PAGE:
But from comprehension let us pass to toleration, that is, from a plague within the church to a plague round about it. And is it possible for the church to continue sound, or indeed so much as to breathe, in either of these cases? Toleration is the very pulling up the floodgates, and breaking open the fountains of the great deep, to pour in a deluge of wickedness, heresy, and blasphemy upon the church. The law of God commands men to profess and practise the Christian religion; the law of man, in this case, will bear you out, though of none, or of one of your own choice. Therefore, an hundred different religions at least shall, with a bare face and a high hand, bid defiance to the Christian; some of which, perhaps, shall deny the Godhead of Christ, some the reality of his manhood, some the resurrection, and others the torments of hell. Some shall assert the eternity of the world, 513and the like, and all this by authentic allowance of law. Upon this footing, it shall be safe for every broacher of new heresy to gain as many proselytes to it as he can; and there is none of them all, though never so absurd, impious, and blasphemous, but shall have proselytes and professors more or less; and what a large part of the nation must this necessarily draw in! So that as number and novelty easily run down truth and paucity for a while, the orthodox part of the nation, the church, will quickly be borne down, and swallowed up. And since it is impossible for government or society to subsist where there is no bond or cement of religion to hold it together, confusion must needs follow. And since it is equally impossible for confusion to last long, but that it must at last settle into something, that will and must be popery, infallibly, irresistibly; for the church of England being once extinct, no other sect or church has any bottom or foundation, or indeed any tolerable pretence to set up upon, but that. And that this deduction of things is neither inconsequent nor precarious, we may be assured from the papists themselves; for did not their late agent, who lost his life in their service, and whose letters are so well known, tell us in one of them, “that the way by which he intended to have popery brought in was by toleration; and that if an act for a general liberty of conscience could be obtained, it would give the greatest blow to the protestant religion here that ever it received since its birth? Did he not also complain, that all their disappointments, miseries, and hazards were owing to the fatal revocation, (as he calls it,) of the king’s declaration for liberty of conscience?” And lastly, does he not affirm, “that all the advantage they 514expected to make was by the help of the nonconformists, presbyterians, independents, and other sects?” I purposely use his own words; and shall we not think that the papists themselves knew what were the properest and most effectual means for the prosecution of their own interests? So that let all our separatists and dissenters know that they themselves are the pope’s artificers, to carry on his work, and do that for him, which he cannot do for himself. They are his harbingers and forerunners, to prepare and make plain a way for him to come amongst us. Thus they, even they, who are the most clamorous declaimers against popery, are the surest and most industrious factors for it. It is the weakening the church of England by their separation from it, and their invectives against it, which gives Rome a handle to attack it, thus weakened to her hands, with victory and success. The thief first breaks the hedge of the vineyard, to filch away, perhaps, but a few clusters, but the wild boar enters the same breach, and makes havock of all.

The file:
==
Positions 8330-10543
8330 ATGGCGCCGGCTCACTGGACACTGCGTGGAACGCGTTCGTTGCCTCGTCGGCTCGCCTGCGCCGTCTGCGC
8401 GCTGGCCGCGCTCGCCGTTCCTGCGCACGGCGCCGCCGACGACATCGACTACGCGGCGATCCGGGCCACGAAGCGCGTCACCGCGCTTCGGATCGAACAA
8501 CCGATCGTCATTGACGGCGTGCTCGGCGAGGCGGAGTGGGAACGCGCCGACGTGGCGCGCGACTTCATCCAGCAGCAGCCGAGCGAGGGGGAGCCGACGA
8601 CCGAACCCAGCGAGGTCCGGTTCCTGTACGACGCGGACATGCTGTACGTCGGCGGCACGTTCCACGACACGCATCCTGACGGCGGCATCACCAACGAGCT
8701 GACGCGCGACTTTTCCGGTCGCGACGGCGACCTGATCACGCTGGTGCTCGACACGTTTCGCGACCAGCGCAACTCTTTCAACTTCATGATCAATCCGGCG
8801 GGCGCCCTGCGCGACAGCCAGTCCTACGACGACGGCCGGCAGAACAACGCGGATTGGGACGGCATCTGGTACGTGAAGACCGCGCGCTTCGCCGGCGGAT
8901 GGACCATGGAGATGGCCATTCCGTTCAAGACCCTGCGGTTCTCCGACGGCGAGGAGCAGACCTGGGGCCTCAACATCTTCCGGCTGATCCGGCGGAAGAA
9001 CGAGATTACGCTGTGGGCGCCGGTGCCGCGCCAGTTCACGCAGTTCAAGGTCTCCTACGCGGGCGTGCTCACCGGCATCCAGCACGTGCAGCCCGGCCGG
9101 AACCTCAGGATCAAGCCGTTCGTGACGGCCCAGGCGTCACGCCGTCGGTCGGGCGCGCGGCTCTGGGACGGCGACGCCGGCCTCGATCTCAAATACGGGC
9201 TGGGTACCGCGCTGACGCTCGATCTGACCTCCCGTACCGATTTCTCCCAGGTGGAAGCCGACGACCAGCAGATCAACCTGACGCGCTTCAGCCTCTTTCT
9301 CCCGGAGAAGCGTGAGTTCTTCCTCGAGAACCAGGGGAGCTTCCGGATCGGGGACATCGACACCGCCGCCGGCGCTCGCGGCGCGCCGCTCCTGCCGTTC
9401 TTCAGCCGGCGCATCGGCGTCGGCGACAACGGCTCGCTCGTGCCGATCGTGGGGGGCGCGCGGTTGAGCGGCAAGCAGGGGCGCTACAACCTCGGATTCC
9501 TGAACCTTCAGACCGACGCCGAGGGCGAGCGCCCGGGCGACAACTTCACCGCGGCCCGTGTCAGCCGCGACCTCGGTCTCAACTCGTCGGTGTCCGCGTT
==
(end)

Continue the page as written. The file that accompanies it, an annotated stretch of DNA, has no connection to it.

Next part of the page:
As for the church of England, whatsoever fate may attend it, this may and must be said of it, that it is a church which claims no independent secular power, but, like a poor orphan, exposed naked and friendless to the world, pretends to no other help but the goodness of God, the piety of its principles, and the justice of its own cause to maintain it. A church not born into the world with teeth and talons, like popery and presbytery, but like a lamb, innocent and defenceless and silent, not only under the shearer, but under the butcher too; a church which, as it is obedient to the civil powers, without any treacherous distinctions or reserves, so would be glad to have 515the countenance and protection of that power; and though it cannot be protected by it, is yet resolved to be peaceable and quiet under it; and while it parts with all, to hold fast its integrity. And if God should, for the nation’s unworthy and ungrateful usage of so excellent a church, so pure, so peaceable a religion, bereave us of it, by letting in the tyranny and superstition of another, it is pity but it should come in its full force and power. And then I hope that such as have betrayed and enslaved their country, will consider, that there is a temporal as well as ecclesiastical interest concerned in the case; that there are lands to be converted as well as heretics; and those who pretend they can with a word’s speaking change the substance of some things, can with as much ease alter the properties of others. God’s will be done in all things; but if popery ever comes in by English hands, we need not doubt but it will fully pay the score of those who bring it in.